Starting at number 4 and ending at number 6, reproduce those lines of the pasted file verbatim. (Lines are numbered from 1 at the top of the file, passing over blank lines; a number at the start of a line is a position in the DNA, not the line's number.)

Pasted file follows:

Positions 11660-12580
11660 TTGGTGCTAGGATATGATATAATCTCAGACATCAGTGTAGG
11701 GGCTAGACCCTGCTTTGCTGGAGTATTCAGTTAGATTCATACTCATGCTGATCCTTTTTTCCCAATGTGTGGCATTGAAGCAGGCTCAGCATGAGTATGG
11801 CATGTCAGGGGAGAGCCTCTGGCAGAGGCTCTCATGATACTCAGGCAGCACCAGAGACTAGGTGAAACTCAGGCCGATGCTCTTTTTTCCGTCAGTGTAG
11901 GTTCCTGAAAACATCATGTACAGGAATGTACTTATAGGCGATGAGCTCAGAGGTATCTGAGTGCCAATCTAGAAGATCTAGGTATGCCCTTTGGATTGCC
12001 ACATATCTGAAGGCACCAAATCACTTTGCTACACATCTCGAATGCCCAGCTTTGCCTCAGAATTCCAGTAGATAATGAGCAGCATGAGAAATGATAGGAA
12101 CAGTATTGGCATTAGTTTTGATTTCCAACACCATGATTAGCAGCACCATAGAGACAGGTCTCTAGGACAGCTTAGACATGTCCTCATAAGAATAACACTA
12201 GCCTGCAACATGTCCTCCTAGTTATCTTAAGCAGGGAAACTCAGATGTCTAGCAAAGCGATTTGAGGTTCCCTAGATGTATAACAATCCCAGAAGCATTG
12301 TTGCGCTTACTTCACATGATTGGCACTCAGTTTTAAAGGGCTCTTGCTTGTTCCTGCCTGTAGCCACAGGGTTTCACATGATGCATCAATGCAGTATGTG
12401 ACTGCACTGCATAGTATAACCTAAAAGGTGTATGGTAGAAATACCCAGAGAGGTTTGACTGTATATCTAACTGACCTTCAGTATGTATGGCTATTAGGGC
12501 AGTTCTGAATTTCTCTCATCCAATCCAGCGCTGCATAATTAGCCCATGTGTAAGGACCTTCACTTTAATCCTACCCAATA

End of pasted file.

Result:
11801 CATGTCAGGGGAGAGCCTCTGGCAGAGGCTCTCATGATACTCAGGCAGCACCAGAGACTAGGTGAAACTCAGGCCGATGCTCTTTTTTCCGTCAGTGTAG
11901 GTTCCTGAAAACATCATGTACAGGAATGTACTTATAGGCGATGAGCTCAGAGGTATCTGAGTGCCAATCTAGAAGATCTAGGTATGCCCTTTGGATTGCC
12001 ACATATCTGAAGGCACCAAATCACTTTGCTACACATCTCGAATGCCCAGCTTTGCCTCAGAATTCCAGTAGATAATGAGCAGCATGAGAAATGATAGGAA